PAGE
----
Sounds to me he wired it properly, +ve and -ve to the battery bank via bus bars and the inverter itself is grounded to the frame which is standard practice. If you look at Xantrex Inverters as an example they recommend using 10 gage wire to ground the inverter.
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Old 12-15-2012, 10:53 AM   #6
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Sorry if I didn't make myself clear. The inverter is connected to the battery bank via a bus bar and two 4 ga cables. The frame ground connects to the grounding terminal on the inverter with 10 ga as per the manufacturers specs. Negative cable is not connected to the frame.
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Old 12-15-2012, 11:45 AM   #7
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Originally Posted by Realrotor View Post
Sorry if I didn't make myself clear. The inverter is connected to the battery bank via a bus bar and two 4 ga cables. The frame ground connects to the grounding terminal on the inverter with 10 ga as per the manufacturers specs. Negative cable is not connected to the frame.
I see.

How are the circuits you power from the inverter powered when running on generator?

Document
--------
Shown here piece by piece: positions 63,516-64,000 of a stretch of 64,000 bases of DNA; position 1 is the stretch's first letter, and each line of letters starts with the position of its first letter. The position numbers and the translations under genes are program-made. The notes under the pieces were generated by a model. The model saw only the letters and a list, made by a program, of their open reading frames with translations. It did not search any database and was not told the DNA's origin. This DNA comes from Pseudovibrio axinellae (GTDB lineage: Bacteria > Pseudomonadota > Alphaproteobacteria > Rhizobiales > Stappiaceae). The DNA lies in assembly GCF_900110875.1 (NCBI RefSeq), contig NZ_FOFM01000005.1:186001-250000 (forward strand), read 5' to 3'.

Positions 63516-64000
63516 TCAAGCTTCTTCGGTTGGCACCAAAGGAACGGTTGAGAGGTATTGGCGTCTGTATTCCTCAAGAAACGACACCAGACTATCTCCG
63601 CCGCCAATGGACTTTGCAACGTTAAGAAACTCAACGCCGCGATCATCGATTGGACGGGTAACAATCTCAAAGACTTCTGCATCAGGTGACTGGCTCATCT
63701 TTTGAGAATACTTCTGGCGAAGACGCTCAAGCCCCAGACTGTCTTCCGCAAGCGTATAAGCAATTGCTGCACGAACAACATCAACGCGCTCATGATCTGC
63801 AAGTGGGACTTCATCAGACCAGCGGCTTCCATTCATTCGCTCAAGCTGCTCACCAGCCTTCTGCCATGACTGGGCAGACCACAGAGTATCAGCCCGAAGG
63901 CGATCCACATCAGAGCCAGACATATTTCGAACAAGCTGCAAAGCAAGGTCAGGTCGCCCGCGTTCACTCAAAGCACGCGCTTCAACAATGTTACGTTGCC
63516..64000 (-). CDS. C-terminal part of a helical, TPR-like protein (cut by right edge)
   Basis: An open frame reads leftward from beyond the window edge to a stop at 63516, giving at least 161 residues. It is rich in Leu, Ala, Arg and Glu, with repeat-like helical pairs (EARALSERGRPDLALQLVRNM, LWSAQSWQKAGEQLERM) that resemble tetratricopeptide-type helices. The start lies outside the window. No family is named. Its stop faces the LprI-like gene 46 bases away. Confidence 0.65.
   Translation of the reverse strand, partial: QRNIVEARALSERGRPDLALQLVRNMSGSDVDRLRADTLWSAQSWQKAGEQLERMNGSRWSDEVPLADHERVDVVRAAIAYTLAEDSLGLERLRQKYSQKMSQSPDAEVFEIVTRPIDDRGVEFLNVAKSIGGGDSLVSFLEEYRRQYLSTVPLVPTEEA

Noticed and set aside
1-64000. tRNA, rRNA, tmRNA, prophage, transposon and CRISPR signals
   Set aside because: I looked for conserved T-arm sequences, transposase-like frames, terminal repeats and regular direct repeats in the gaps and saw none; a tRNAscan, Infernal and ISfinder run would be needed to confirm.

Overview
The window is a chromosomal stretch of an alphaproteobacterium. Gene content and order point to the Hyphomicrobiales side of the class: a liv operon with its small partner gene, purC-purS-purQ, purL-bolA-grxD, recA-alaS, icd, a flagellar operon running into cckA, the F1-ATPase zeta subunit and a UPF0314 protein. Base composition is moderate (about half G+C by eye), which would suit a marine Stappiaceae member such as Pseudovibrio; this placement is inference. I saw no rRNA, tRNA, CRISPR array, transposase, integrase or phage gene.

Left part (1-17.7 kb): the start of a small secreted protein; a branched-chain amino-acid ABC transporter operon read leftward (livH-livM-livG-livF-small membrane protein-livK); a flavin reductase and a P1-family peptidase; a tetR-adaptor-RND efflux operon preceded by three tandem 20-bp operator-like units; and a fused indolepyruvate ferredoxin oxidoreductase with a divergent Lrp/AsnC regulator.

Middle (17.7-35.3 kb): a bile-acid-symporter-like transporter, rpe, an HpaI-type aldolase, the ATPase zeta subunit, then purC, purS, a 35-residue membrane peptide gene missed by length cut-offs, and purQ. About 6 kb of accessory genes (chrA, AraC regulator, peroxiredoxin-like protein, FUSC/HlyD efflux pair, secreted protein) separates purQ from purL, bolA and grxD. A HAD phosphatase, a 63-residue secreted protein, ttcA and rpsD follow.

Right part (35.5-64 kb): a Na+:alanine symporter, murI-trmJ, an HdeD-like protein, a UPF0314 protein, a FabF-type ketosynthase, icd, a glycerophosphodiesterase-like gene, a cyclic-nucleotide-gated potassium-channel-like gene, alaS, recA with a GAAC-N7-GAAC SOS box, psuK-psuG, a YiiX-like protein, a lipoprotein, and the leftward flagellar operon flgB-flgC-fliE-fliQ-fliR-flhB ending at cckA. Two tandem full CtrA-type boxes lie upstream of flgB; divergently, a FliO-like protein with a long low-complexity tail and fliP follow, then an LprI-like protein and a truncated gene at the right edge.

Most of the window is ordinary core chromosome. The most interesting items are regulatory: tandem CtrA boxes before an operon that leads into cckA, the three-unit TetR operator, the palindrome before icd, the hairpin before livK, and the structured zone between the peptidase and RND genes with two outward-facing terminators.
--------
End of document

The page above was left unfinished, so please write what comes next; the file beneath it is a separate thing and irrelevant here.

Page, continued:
If you hook the top two terminals of the duplex to the camper's AC circuit and the bottom two terminals to the inverter's AC output; nothing bad will happen as long as BOTH are never used at the same time.

Powering up the inverter while there is a higher potential on the output side will force juice to flow backwards through the inverter, letting the smoke out.

Could this be happening?

A solution would be to clip the tie metal between the top and bottom of the duplex, making the top outlet "house power only" and the bottom outlet to be "inverter only."

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Old 12-15-2012, 12:00 PM   #8
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Originally Posted by herk7769

I see.

How are the circuits you power from the inverter powered when running on generator?

If you hook the top two terminals of the duplex to the camper's AC circuit and the bottom two terminals to the inverter's AC output; nothing bad will happen as long as BOTH are never used at the same time.

Powering up the inverter while there is a higher potential on the output side will force juice to flow backwards through the inverter, letting the smoke out.

Could this be happening?

A solution would be to clip the tie metal between the top and bottom of the duplex, making the top outlet "house power only" and the bottom outlet to be "inverter only."

view Image

Thanks for the suggestions. I doubt that is the answer, though.
The inverter output goes into a dedicated line that runs to its own duplex outlet in the trailer. The generator powers all the other outlets. The inverter outlet is dead until the inverter is switched on.